The Daily Reckoning perspective is one of “soft-core deflationism”… where the economy looks likely to experience both less recovery and more deleveraging than most prognosticators probably now anticipate.
Yet, an international panic, political or otherwise, could instead lead the nation onto an inflationary path. Ambrose Evans-Pritchard at the Telegraph, himself a deflationist, looked yesterday at how historical precedents of inflation, and hyperinflation, also offer guidance for the future.
From the Telegraph:
“Each big inflation — whether the early 1920s in Germany, or the Korean and Vietnam wars in the US — starts with a passive expansion of the quantity money. This sits inert for a surprisingly long time. Asset prices may go up, but latent price inflation is disguised. The effect is much like lighter fuel on a camp fire before the match is struck.
“People’s willingness to hold money can change suddenly for a ‘psychological and spontaneous reason’, causing a spike in the velocity of money. It can occur at lightning speed, over a few weeks. The shift invariably catches economists by surprise. They wait too long to drain the excess money.
“‘Velocity took an almost right-angle turn upward in the summer of 1922,’ said Mr O Parsson. Reichsbank officials were baffled. They could not fathom why the German people had started to behave differently almost two years after the bank had already boosted the money supply. He contends that public patience snapped abruptly once people lost trust and began to ‘smell a government rat’.”
If all it takes is the whiff of a “government rat” to snap public patience we could indeed be closer to inflationary times than we’d like to admit. Further, Evans-Pritchard goes on to note the huge increase in the “US monetary base from $871bn to $2,024bn in just two years,” makes for quite the pool of “lighter fuel” in the event the velocity of money suddenly reverts back to more historically common levels. He describes more history of the Weimar inflation, and includes stories written in diaries at the time, in the Telegraph’s coverage of the death of paper money.
The Daily Reckoning
Rocky Vega is publisher of Agora Financial International, where he advances the growth of Agora Financial publishing enterprises outside of the US. Previously, he was publisher of The Daily Reckoning, and founding publisher of both UrbanTurf and RFID Update -- which he ran from Brazil, Chile, and Puerto Rico -- as well as associate publisher of FierceFinance. Rocky has an honors MS from the Stockholm School of Economics and an honors BA from Harvard University, where he served on the board of directors for Let?s Go Publications, Harvard Student Agencies, and The Harvard Advocate.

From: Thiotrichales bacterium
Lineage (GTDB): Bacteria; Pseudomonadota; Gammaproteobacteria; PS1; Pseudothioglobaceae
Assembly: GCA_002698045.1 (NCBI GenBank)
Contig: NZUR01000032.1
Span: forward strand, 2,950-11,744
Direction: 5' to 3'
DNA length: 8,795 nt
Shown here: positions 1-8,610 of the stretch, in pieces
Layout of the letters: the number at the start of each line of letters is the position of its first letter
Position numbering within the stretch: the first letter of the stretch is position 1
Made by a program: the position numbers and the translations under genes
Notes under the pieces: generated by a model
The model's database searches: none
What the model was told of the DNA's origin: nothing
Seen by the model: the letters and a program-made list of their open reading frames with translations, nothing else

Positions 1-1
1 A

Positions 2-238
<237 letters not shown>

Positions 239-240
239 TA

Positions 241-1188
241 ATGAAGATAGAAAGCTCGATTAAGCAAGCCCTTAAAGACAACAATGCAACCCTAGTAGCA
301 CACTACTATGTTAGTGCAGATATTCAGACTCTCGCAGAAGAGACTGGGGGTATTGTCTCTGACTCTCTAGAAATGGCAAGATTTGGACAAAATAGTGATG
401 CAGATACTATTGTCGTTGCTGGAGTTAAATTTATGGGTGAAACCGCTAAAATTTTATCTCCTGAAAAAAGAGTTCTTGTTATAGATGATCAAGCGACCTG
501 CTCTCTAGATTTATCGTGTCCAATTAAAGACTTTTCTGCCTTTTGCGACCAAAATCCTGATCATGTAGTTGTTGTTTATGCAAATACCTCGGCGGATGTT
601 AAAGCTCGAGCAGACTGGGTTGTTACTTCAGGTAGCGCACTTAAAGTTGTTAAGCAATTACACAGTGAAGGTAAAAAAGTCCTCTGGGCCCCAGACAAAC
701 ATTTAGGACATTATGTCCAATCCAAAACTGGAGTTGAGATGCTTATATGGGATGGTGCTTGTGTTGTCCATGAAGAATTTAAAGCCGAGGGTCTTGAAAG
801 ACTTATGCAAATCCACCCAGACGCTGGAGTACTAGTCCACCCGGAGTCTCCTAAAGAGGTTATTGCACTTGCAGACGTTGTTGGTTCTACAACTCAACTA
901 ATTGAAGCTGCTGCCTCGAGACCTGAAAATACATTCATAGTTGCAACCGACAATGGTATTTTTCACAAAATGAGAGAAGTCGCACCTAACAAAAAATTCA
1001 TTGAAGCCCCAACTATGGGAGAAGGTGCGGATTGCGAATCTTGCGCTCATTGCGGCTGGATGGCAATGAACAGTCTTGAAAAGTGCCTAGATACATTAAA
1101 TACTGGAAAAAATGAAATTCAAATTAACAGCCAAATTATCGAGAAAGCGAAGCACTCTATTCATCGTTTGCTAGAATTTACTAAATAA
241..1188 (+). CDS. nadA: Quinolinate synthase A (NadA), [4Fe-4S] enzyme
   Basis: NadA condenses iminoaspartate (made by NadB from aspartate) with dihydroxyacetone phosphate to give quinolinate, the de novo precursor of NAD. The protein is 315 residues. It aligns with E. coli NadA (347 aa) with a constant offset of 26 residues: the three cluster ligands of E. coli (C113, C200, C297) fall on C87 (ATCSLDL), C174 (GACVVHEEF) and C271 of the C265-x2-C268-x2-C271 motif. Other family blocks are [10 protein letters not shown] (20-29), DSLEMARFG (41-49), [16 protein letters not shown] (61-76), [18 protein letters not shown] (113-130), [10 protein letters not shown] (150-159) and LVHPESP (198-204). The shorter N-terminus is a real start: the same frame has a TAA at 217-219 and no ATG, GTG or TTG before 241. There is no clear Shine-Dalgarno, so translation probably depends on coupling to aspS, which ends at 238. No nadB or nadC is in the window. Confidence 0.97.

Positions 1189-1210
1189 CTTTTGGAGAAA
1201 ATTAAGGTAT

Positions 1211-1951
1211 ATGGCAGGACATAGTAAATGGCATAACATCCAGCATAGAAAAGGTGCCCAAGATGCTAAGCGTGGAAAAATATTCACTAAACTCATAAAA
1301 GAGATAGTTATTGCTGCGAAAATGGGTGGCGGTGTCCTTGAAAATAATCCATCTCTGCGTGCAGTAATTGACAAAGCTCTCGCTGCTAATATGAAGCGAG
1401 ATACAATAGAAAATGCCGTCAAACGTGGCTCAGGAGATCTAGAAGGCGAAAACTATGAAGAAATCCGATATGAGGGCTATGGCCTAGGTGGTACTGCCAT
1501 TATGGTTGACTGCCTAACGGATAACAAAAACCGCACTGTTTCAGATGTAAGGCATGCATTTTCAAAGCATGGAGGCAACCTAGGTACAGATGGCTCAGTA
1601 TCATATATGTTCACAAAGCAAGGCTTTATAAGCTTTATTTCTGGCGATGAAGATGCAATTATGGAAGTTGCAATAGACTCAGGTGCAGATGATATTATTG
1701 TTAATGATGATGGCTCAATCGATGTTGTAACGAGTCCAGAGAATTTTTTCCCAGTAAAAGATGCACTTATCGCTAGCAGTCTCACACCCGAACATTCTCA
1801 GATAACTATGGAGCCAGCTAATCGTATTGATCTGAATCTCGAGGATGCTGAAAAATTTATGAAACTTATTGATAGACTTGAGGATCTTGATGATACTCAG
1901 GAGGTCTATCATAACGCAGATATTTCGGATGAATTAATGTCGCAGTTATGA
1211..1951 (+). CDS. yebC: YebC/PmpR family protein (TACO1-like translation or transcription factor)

Here in Canada it is a $3,000,000 fine for starting a forest fire.
And if you folks burn down America?
I don't know how low the price of oil will ultimately go in the near future, but I do know that the seeds for an oil price recovery are already being planted by North American shale producers. These companies are dramatically slashing their capital spending plans for 2015, and I believe that the impact on production will surprise the markets…
Our discussions in these pages tend to freak new readers out. Dave Gonigam and Addison spent a fair amount of time last week discussing the implications of a deflationary environment and Fed policies on your existing portfolio. Dave sums up their conclusion in a neat gift box with a tight bow on it in today's essay.
Former editor-in-chief of Discover magazine Stephen Petranek has his eye on a special type of pharmaceutical company that has seen its stock price double since 2012. But the secret to this Midwestern company’s success is not based on drugs or innovation but something much deeper. Read on...
Yup, small-caps are setting up for a comeback year. In fact, I believe they'll retake a leadership role in the markets in 2015. So now's your chance to set yourself up for potentially massive gains before these stocks start grabbing headlines again. Or... you can simply wait until some ex-purt on CNBC or Fox recommends them - and miss out on half the party. Your choice...
"There has been an issue that has preoccupied my mind for a long time," writes Dr. Marc Faber. "In economics, it is generally accepted that if the quantity of money and credit is increased, prices will rise… However, since economics is so complex… I question whether the expansion of central banks' balance sheets and policies of zero interest rates could have a deflationary impact…" The good doctor wrestles with the question, in today's essay...